As companies move to the cloud, what that cloud looks like falls into two categories: hybrid cloud and multicloud.
Of public cloud adopters, 62% are using two or more unique cloud environments or platforms, according to Forrester. The research firm found 75% of enterprises describe their strategy as hybrid/multicloud.
While hybrid clouds and multicloud can be used together — and tend to get lumped together — they are not the same thing.
"Hybrid cloud has an on-prem environment and connects to a cloud provider," Bill Williams, CIO of real estate investment trust company CyrusOne, told CIO Dive in an interview. "Multicloud is leveraging more than one cloud."
What works for each organization depends on their preferences in terms data and applications, existing legacy software and infrastructure, and security tolerance and risk.
Here's what IT decision makers need to know about the difference between multicloud and hybrid cloud, and how to use them together.
In a hybrid cloud system, applications and data exist in multiple locations: a mix of public and/or private clouds, and in on-prem infrastructure.
Companies may want to keep information on premises for many reasons, Rob Perry, vice president of product management at solutions provider ASG Technologies, told CIO Dive. One is security because some organizations may not want to move sensitive information into the cloud because they're not confident in the security of clouds just yet.
Other companies may also run legacy applications that "just aren't supposed to be in cloud environments," said Williams. Those companies may also have made significant investments in on-prem infrastructure and aren't willing to abandon them to move entirely to the cloud yet either.
Some organizations, confident in their systems, add cloud capacity when needed.
They "use the cloud for when they need to expand or have processes that have incredible peaks and lows and have the cloud scaling up and scaling back down to manage those peak workloads," said Perry.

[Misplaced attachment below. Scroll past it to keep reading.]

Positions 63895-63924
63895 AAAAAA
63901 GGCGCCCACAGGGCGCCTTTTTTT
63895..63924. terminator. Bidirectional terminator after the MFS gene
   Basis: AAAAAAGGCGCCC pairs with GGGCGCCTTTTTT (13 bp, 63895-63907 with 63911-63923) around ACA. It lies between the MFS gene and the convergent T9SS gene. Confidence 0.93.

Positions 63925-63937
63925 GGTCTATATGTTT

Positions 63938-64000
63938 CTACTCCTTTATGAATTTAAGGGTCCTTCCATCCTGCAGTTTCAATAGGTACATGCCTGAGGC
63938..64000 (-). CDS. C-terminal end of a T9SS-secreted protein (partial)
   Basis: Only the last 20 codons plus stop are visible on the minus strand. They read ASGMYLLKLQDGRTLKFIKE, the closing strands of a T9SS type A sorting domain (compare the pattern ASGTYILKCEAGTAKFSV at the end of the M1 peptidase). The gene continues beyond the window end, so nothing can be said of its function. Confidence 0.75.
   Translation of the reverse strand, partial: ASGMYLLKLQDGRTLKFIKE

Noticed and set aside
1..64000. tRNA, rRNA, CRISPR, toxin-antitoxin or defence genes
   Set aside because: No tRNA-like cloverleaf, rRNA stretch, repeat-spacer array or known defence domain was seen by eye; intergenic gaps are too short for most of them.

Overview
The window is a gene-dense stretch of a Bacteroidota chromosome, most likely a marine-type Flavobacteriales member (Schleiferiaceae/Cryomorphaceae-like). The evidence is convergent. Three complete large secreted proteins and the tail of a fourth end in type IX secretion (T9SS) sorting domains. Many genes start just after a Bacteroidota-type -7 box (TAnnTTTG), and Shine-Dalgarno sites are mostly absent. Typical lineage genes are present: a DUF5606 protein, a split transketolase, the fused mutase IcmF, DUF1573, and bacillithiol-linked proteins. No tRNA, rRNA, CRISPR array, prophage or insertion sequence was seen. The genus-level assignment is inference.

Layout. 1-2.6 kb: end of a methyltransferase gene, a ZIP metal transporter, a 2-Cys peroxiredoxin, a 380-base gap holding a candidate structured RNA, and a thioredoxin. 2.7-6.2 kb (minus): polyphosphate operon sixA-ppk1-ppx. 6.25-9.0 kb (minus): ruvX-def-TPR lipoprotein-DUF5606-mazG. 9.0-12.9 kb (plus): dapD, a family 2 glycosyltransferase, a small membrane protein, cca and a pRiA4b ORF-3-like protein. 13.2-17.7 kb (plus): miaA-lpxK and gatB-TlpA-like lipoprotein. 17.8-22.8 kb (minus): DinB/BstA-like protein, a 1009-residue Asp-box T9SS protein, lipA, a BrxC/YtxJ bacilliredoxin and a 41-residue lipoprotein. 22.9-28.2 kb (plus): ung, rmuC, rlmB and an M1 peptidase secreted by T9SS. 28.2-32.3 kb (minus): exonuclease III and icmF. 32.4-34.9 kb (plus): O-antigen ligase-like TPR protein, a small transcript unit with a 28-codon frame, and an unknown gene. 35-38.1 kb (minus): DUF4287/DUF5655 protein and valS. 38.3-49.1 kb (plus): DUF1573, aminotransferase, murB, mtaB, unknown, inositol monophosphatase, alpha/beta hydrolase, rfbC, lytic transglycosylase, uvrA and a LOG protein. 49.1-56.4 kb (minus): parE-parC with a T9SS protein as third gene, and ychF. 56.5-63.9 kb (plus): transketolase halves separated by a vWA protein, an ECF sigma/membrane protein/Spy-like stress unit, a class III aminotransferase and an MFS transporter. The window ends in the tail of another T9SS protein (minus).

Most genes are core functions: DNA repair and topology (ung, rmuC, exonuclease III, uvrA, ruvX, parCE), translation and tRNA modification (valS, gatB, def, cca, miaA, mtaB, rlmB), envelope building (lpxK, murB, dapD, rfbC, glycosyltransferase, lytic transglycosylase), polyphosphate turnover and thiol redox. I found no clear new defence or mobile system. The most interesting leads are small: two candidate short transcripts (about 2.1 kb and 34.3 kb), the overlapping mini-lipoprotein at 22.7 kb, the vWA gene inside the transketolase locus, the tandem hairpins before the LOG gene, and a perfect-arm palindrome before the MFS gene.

In a multicloud system, companies run applications and store data across multiple cloud providers.
It's popular too: 85% of enterprises already operate in multicloud environments, according to the IBM Institute for Business Value. IBM found 41% of companies have a multicloud strategy, and 38% have multicloud management procedures and tools.
Workloads are spread across multiple providers to "reduce your risk" of one cloud going down and taking all of a company's systems with it, said Perry. Multicloud is also a way for organizations to access different applications and services because each cloud offers different options.
Enterprises use different services from different clouds, said Perry. "Instead of getting everything from one cloud provider you'll be able to use whichever capability appears to be the best from whatever cloud provides it."
More than 80% of companies use a multicloud strategy, typically made up of a hybrid cloud model that relies on public and private clouds, according to Rightscale's 2019 State of the Cloud.
On average, companies are using 4.9 private and public clouds to run applications and experiment with new services.
Williams sees this as the way forward. "I think customers will be leveraging both hybrid and multicloud solutions," he said.
This is especially true as companies figure out what works best for their businesses, and as they think about what can be done with the physical space allocated to on-prem resources if more applications and data were to move into the cloud.
Perry believes multicloud "will be the standard in the future." He expects enterprises to have a preferred cloud, but "I don't think anybody will be single cloud. It just won't make sense."
In fact, 54% of IT managers expect the volume of data they store in public cloud servers to increase in the next 12 months, according to a study published by Cloudera in the Harvard Business Review.
Also, half of companies expect to put artificial intelligence and machine learning platforms in the cloud by 2022.
That doesn't mean on-prem is going away, especially for organizations with mission critical operations – like hospitals and power companies because "it's not flipping a switch. It takes time," said Perry.
The most likely scenario is that companies "will likely have a lot of newer, more modern applications that run entirely in the cloud based on what they're creating and deploying," he said. "It's going to stick around for a long time but will continue to move that to the cloud. Even if [multicloud] is the long-term direction, nothing happens overnight."